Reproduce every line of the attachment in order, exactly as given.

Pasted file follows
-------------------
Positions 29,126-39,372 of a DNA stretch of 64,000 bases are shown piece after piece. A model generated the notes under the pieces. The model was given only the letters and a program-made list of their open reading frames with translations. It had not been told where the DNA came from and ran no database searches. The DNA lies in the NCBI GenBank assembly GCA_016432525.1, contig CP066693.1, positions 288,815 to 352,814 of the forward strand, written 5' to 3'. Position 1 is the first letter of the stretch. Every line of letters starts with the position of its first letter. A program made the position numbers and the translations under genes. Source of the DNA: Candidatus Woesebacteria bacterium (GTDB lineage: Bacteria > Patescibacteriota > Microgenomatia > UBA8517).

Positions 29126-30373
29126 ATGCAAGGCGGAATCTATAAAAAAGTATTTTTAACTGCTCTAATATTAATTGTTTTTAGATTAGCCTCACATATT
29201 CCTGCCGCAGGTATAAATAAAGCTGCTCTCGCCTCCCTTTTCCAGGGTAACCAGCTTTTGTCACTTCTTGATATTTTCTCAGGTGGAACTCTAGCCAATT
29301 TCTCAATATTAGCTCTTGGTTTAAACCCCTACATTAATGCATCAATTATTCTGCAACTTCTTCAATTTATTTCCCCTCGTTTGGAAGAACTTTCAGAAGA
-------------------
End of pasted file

Positions 29,126-39,372 of a DNA stretch of 64,000 bases are shown piece after piece. A model generated the notes under the pieces. The model was given only the letters and a program-made list of their open reading frames with translations. It had not been told where the DNA came from and ran no database searches. The DNA lies in the NCBI GenBank assembly GCA_016432525.1, contig CP066693.1, positions 288,815 to 352,814 of the forward strand, written 5' to 3'. Position 1 is the first letter of the stretch. Every line of letters starts with the position of its first letter. A program made the position numbers and the translations under genes. Source of the DNA: Candidatus Woesebacteria bacterium (GTDB lineage: Bacteria > Patescibacteriota > Microgenomatia > UBA8517).

Positions 29126-30373
29126 ATGCAAGGCGGAATCTATAAAAAAGTATTTTTAACTGCTCTAATATTAATTGTTTTTAGATTAGCCTCACATATT
29201 CCTGCCGCAGGTATAAATAAAGCTGCTCTCGCCTCCCTTTTCCAGGGTAACCAGCTTTTGTCACTTCTTGATATTTTCTCAGGTGGAACTCTAGCCAATT
29301 TCTCAATATTAGCTCTTGGTTTAAACCCCTACATTAATGCATCAATTATTCTGCAACTTCTTCAATTTATTTCCCCTCGTTTGGAAGAACTTTCAGAAGA